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Do preschools do anything that nurseries don't?

(4 Posts)
ElusiveMoose Wed 15-Jun-11 09:27:03

Need some advice about nursery v. preschool. DS1 will be 4 in September, but still has another year left before school. He's currently at nursery 2 mornings a week, but I'm finding it quite a challenge to keep him entertained all week (I also have a 10 month old), so I'm considering increasing his hours to 3 school days from September. But, having talked to some friends, I'm wondering whether I should move him to a preschool. Trouble is, there isn't one attached to the school he'll be going to, so if I put him in one nearby, he won't be with any children who'll be going to school with him. Also, he's a sensitive soul, and took a long time to settle at nursery last year, so I rather dread moving him again. He absolutely loves his nursery, and they seem to do all the sort of stuff I'd expect - but on the other hand, the older room is quite small, particularly in the afternoons when there are only 4 or 5 kids there. Plus, preschool would be MUCH cheaper. And several of my friends are now moving their 3YOs into preschools, because they feel that that's the next stage, and a better preparation for school. Really don't know what to do. Are preschools and nurseries much different? Would he get a lot more out of a preschool?

5ofus Wed 15-Jun-11 14:55:56

They both run to the same curriculum so should offer the equivalent care. I wouldn't naturally assume that because a pre-school isn't attached to the school there will be no flow of children from it. Check with your school of choice as to which pre-schools they usually see intake from.

How about going in to see a couple of local pre-schools, get the feel for how they are run and where you think he'll be happy. I'm guessing from his age you are now receiving the 15 hours a week of funding so that should help with cost.

Bear in mind though that pre-schools tend to run term times only.

ElusiveMoose Thu 16-Jun-11 09:19:10

Thanks 5ofus. I did go to see some preschools when I first put him in nursery, but that was a year ago, so might visit again. I see what you mean about pre-schools and intake, but it's a very village-based system around here, so almost all children tend to go to their village preschool/playgroup and then to the village school. Our village has a great school, but the playgroup is pants. So although there might well be children at other preschools going to DS1's school, it's likely to be only 1 or 2 at each one. Whereas there are four or five kids at his nursery who'll be going to his school. Re the cost, yes, we do get the free hours, but unfortunately his nursery organises things so that you don't just get the first 15 hours free (my only gripe with them) - plus you have to pay for school holidays - so it's still pretty pricey. I think you're right - I need to go and see some preschools to see what he is/isn't missing. I suspect one of the main differences is that there would be more children at a preschool - which would probably be good for him in a school preparation way (although there are only 15 kids in his school year), but he'd probably hate it.... confused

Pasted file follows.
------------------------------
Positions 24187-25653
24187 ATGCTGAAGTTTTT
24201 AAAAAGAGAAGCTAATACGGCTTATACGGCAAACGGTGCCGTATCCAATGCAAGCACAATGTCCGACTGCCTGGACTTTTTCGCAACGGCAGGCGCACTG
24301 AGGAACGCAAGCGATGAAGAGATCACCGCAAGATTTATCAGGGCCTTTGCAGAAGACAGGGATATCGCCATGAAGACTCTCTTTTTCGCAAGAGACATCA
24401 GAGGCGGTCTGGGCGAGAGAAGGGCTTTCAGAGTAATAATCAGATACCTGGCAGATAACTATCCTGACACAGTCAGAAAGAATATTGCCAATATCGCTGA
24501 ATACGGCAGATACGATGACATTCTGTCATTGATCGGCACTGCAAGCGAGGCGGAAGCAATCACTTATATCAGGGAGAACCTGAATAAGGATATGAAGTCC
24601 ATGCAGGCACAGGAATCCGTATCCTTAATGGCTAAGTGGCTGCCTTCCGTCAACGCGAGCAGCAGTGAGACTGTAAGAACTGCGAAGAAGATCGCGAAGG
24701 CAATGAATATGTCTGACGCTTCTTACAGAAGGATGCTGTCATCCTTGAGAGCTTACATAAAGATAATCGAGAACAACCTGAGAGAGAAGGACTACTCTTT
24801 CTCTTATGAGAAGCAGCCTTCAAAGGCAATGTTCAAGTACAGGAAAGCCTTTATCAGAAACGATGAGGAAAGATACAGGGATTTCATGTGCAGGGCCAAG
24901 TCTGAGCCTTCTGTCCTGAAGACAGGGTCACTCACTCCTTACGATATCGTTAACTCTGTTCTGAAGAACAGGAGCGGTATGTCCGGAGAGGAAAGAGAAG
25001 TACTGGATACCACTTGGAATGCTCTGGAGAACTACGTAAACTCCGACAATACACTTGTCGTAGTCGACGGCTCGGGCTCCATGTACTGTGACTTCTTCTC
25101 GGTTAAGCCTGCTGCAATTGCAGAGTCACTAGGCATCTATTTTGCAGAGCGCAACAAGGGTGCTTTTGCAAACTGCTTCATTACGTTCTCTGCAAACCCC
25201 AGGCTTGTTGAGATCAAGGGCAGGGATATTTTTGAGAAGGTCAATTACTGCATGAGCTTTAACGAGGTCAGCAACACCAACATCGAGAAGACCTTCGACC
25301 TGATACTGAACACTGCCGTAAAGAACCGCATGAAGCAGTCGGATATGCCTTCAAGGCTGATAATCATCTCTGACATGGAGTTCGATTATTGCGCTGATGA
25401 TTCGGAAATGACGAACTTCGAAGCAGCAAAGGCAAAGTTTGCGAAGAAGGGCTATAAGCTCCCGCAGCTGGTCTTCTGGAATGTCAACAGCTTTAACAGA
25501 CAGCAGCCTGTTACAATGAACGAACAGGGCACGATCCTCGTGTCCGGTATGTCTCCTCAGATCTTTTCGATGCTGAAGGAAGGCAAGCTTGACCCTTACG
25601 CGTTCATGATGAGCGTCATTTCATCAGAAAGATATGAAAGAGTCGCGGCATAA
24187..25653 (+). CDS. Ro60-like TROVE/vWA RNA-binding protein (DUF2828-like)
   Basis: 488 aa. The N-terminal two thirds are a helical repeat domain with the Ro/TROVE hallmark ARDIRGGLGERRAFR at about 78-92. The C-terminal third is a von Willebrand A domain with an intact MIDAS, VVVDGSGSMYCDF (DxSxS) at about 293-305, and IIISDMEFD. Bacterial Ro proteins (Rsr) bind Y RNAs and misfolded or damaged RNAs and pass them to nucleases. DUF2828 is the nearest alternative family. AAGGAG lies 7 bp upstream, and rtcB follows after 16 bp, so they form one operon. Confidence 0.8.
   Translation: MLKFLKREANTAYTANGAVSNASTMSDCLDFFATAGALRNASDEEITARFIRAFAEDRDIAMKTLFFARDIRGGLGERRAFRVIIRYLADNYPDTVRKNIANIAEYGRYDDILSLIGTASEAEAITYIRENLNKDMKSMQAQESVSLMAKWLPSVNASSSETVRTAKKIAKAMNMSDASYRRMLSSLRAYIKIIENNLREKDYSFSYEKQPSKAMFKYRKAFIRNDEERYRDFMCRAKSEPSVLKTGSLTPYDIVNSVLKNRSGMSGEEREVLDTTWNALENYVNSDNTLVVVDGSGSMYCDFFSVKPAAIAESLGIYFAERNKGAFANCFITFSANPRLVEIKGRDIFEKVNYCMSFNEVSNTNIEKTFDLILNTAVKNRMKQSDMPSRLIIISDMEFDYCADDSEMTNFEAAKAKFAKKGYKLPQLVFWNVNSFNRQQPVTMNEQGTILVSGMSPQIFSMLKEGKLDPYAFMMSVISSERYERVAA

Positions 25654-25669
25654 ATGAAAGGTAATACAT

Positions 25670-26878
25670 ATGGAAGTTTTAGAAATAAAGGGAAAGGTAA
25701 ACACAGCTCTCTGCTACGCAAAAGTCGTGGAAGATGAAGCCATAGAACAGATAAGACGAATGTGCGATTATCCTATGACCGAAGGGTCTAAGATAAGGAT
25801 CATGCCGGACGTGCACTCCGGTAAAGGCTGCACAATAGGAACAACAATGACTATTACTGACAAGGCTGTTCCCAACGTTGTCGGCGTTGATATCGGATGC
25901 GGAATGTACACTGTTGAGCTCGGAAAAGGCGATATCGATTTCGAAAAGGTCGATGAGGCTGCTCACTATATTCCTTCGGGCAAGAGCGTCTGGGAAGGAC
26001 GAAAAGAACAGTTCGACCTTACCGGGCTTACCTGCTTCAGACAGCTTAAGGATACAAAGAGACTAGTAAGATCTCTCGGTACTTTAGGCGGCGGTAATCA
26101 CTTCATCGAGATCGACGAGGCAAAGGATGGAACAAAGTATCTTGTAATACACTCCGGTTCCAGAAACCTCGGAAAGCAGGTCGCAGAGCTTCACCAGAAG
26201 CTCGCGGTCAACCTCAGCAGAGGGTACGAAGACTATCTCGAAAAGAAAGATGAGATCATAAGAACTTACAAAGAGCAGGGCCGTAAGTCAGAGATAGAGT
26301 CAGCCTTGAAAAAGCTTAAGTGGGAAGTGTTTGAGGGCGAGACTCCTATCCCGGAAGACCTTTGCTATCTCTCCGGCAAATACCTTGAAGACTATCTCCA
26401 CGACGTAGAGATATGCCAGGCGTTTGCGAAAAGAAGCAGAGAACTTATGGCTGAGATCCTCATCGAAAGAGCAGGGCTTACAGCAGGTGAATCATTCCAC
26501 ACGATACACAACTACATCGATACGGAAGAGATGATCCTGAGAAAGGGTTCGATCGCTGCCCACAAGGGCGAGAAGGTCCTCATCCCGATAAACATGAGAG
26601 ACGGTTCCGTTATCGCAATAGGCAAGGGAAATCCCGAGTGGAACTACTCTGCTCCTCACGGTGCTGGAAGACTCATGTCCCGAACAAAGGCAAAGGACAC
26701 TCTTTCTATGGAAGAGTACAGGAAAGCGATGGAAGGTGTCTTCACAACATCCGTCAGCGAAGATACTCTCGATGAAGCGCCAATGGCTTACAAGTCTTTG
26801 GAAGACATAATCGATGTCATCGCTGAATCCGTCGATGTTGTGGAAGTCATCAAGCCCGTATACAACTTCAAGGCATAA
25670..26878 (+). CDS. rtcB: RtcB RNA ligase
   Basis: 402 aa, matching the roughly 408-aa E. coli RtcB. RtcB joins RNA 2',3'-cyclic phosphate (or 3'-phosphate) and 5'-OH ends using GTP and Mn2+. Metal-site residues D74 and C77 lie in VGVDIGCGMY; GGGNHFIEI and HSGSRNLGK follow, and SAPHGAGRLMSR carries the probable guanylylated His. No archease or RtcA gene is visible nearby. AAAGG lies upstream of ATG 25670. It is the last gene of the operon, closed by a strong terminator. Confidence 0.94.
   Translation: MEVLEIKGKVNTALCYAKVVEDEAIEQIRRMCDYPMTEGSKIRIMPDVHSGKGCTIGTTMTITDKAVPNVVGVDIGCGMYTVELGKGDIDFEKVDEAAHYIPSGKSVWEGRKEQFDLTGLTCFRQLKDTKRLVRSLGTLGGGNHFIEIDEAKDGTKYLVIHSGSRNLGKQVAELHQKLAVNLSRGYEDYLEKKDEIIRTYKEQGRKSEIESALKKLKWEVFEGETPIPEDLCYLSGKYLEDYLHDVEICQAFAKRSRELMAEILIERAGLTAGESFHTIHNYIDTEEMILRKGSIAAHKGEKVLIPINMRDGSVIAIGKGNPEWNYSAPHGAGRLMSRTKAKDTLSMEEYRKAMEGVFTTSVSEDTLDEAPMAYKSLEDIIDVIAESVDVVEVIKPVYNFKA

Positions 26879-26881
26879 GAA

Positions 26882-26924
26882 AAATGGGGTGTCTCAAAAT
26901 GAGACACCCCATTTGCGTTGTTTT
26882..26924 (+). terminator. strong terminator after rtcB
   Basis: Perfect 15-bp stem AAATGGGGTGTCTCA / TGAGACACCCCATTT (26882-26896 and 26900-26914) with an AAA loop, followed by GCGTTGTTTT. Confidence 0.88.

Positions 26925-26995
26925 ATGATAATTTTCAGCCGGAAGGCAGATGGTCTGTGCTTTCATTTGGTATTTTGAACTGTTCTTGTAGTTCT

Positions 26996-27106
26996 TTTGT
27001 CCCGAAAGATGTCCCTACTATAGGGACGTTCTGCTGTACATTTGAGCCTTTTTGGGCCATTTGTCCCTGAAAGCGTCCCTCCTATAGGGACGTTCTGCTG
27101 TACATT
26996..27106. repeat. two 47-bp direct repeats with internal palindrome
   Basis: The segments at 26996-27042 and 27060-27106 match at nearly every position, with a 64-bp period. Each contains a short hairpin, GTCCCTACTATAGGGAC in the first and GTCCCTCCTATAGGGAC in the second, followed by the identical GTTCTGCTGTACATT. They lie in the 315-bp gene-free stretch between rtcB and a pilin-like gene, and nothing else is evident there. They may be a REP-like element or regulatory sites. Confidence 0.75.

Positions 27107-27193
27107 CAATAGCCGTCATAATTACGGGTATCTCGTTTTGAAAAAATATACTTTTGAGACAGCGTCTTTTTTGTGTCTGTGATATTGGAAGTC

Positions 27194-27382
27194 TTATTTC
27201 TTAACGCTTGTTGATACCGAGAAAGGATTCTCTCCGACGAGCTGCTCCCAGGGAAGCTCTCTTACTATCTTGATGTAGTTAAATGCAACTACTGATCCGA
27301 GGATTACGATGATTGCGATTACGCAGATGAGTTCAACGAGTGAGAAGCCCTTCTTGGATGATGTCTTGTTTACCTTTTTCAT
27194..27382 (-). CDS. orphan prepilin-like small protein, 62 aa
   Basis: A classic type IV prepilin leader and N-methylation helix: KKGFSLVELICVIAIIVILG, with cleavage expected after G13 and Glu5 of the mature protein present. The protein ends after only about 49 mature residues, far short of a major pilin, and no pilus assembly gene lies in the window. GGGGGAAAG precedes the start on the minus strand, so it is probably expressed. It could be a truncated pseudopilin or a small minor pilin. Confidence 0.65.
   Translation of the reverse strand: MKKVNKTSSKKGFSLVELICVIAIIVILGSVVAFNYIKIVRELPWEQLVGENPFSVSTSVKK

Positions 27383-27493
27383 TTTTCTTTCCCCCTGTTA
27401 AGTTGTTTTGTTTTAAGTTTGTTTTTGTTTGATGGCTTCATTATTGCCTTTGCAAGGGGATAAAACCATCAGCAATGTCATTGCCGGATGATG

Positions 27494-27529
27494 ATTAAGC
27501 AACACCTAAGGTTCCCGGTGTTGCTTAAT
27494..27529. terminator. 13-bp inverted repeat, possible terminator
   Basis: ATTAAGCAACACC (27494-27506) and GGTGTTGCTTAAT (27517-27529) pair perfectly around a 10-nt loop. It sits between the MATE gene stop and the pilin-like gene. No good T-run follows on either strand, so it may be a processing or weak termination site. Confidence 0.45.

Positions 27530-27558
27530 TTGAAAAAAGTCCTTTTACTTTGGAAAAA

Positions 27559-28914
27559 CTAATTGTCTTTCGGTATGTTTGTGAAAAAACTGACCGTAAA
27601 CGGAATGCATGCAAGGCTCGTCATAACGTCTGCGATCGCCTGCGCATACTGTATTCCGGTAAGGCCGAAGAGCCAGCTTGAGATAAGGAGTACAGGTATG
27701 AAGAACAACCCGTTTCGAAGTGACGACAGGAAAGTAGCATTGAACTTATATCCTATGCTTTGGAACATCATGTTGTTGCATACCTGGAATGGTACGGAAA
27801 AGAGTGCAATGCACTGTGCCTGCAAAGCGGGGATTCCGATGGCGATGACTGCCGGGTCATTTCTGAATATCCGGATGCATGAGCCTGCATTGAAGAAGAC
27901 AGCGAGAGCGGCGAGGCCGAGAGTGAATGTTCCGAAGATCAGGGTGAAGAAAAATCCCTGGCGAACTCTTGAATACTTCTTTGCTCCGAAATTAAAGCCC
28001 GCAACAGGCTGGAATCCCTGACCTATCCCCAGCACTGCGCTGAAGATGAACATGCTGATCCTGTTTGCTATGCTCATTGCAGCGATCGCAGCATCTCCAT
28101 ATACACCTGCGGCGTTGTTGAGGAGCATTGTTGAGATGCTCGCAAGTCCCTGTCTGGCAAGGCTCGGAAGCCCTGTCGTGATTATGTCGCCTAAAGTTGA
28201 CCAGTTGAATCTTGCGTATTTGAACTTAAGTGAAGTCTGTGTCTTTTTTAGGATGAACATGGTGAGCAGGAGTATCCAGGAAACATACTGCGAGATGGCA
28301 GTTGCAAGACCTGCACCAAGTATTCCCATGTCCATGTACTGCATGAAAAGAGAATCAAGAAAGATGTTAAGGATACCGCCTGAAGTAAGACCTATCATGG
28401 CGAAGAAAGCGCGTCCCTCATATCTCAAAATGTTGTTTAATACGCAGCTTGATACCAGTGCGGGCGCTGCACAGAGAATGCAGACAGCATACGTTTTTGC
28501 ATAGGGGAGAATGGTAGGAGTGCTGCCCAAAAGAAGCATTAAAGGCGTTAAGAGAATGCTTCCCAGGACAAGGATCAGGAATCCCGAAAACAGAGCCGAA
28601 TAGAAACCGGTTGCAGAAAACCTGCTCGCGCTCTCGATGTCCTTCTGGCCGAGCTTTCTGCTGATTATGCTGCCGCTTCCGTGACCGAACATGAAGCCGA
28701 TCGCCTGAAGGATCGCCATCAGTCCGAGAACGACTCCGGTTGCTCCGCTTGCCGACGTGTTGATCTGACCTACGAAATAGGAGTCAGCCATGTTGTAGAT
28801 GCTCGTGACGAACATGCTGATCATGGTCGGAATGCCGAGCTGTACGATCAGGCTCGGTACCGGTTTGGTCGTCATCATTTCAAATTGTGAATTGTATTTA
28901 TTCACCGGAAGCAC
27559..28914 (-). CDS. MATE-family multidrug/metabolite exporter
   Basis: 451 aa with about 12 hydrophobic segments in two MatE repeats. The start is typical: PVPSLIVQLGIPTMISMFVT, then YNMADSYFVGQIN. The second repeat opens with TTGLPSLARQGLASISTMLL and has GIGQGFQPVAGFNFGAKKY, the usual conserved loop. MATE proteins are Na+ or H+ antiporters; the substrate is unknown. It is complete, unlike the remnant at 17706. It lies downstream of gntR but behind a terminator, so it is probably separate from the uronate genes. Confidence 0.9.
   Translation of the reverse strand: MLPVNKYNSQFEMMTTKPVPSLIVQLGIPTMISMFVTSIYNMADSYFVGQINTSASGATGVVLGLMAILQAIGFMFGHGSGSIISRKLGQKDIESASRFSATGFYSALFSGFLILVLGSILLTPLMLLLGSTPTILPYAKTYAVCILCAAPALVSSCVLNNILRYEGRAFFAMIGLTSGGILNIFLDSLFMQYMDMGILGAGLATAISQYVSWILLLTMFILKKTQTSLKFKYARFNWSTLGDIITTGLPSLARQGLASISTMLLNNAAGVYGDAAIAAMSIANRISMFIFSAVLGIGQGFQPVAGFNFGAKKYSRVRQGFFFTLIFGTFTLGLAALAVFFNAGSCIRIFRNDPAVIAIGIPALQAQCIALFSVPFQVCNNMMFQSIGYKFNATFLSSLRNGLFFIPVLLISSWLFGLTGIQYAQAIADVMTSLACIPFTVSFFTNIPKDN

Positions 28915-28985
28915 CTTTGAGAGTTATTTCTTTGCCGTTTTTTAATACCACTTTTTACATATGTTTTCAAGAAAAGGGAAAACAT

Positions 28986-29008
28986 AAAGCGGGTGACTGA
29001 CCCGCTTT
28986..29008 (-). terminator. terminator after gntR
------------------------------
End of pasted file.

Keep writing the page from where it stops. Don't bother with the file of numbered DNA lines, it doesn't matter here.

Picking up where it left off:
Tgger Sat 18-Jun-11 00:02:59

Yes, go look.

Some preschools are fab, some aren't that fab. Some daycare places are fab, some aren't that fab.

I think in that 3-4 year it's great to have a really stimulating environment, but where you find it is up for grabs. My DS went to pre-school, then school nursery. The pre-school was ok, but the school nursery (went the September when he was 4 in October) was/is fab. My DD is at a day-care nursery which is more like a pre-school environment and she will stay there until she starts the school nursery at nearly 4. TBH I wouldn't want her there (at daycare place) in that final year as although great for her now at 2.5, I don't think it's as good as either the school nursery or the best pre-schools. Time to get shopping!!!

Also, re settling, when they're older it's much easier, you may well be surprised.

Good luck!

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